You can use the internet in Antarctica. You can tweet from the International Space Station. And wireless internet blankets much of the globe. But go underwater and it’s pretty hard to find TCP/IP. Until now, that is. Welcome to the Internet of Things, undersea edition.
Researchers at the University at Buffalo have floated their first wireless internet modems, designed for underwater use. They’re gigantic, slow, and noisy, but they could be a step toward making undersea sensors cheaper and easier to hook up to the rest of the world.
On a warm fall afternoon last month, the Buffalo researchers chartered a 25-foot yacht, sailed out into Buffalo’s Small Harbor and dropped three of the yellow 40-pound acoustic modems into the placid waters of Lake Erie.
The Teledyne Benthos modems, which resemble oversized tinker toy components, talk underwater using a high-pitched chirping sound, which can be easily picked up at about 1 kilometer’s range.
Typically they use their own networking protocols, but funded by a National Science Foundation grant, the University at Buffalo team has plugged them into a Gumstix Linux board and reprogrammed the modem to speak an aquatic version of TCP/IP — the networking protocol that all devices on the Internet use to communicate with each other.
“This means that you can take an underwater network and make it accessible through the internet,” says Tommaso Melodia, the professor at the University at Buffalo who is leading the research effort. He sees these networked underwater sensors doing everything from monitoring for tsunamis to scouting for submarines to helping with deep sea exploration.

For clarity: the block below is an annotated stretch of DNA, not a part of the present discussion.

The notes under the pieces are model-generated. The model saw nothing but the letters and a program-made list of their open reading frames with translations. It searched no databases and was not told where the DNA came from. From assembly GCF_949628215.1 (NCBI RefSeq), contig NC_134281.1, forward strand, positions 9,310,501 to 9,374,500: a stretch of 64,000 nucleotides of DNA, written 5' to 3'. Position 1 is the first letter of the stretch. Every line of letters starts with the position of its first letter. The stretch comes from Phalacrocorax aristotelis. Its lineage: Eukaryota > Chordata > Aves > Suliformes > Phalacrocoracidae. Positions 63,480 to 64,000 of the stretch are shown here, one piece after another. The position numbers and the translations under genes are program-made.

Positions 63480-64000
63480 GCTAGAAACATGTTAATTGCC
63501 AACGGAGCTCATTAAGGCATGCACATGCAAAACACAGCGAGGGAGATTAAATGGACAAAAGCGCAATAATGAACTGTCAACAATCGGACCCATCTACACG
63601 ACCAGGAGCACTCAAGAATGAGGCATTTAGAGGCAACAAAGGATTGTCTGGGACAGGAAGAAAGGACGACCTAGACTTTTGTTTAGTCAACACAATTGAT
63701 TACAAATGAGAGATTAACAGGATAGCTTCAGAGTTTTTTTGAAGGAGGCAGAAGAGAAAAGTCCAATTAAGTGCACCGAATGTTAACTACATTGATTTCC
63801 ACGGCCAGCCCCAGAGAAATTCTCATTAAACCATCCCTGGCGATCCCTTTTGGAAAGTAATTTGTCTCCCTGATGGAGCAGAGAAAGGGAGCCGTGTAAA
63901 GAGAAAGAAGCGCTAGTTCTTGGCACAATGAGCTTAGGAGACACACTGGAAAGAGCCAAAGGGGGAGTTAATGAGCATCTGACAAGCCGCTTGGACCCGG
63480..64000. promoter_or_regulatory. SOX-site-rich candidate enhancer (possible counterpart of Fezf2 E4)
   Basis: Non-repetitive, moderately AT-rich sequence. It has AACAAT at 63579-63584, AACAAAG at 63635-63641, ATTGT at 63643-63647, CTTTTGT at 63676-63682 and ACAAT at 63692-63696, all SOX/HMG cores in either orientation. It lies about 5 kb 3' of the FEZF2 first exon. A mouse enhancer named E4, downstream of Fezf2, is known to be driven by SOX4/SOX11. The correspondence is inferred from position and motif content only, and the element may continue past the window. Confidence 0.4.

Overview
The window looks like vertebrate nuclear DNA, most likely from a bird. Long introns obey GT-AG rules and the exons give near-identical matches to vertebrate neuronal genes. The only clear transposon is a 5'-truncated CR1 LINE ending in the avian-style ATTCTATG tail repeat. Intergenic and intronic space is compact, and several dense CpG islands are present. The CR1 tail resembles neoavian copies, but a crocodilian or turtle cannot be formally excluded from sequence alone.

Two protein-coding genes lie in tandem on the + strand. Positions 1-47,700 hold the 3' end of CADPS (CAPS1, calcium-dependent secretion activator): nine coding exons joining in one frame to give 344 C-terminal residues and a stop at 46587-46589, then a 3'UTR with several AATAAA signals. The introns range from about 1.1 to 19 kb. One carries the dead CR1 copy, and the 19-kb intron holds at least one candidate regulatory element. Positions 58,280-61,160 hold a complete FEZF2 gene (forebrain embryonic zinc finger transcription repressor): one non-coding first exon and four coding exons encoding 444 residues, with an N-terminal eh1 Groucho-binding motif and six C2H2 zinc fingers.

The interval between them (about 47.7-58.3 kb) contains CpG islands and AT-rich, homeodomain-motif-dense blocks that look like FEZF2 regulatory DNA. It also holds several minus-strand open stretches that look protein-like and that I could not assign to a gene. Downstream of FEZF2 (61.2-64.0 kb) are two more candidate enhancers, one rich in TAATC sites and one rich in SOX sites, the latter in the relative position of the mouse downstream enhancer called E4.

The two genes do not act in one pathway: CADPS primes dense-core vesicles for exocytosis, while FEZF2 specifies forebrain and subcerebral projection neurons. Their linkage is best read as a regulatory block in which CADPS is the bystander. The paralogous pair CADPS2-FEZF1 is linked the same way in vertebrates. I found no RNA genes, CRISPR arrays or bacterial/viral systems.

But these networks are very, very slow. In fact, that’s why Melodia and his team had to rewrite TCP/IP. On dry land, we can use high frequency radio waves to transmit our internet data at near-light speeds. They’re fast, high-bandwidth and inaudible. But radio doesn’t do so well underwater. There you need acoustic networking. It’s slow, low bandwidth and audible to both humans and sea creatures.
Photo: Douglas Levere/University at Buffalo
So the University at Buffalo researchers had to get their modems to work even when there is a very long wait time as packets are chirped underwater from modem to modem.
“You go pretty much at the same data rates that you would be able to achieve with a modem in the ’80s; it’s a few kilobits per second at most, and often less than that,” says Melodia. That’s not enough to broadcast a video stream from the deep seas, but if you want to hack together a deep sea sensor that could tweet out a Tsunami warning, it would do just fine.
In the future, Melodia wants to develop a high frequency version of the modem, which would be less likely to affect marine life. “Underwater and acoustic networking are still in their infancy, and are evolving,” he says, adding, “much of our ongoing research in this field is trying to lay the basis for faster, more reliable, and secure… networks.”
Melodia and his team will present a paper on their research, titled “The Internet Underwater: An IP-compatible Protocol Stack for Commercial Undersea Modems,” at an underwater networking conference in Taiwan next month.
External link: http://www.wired.com/wiredenterprise/2013/10/undersea/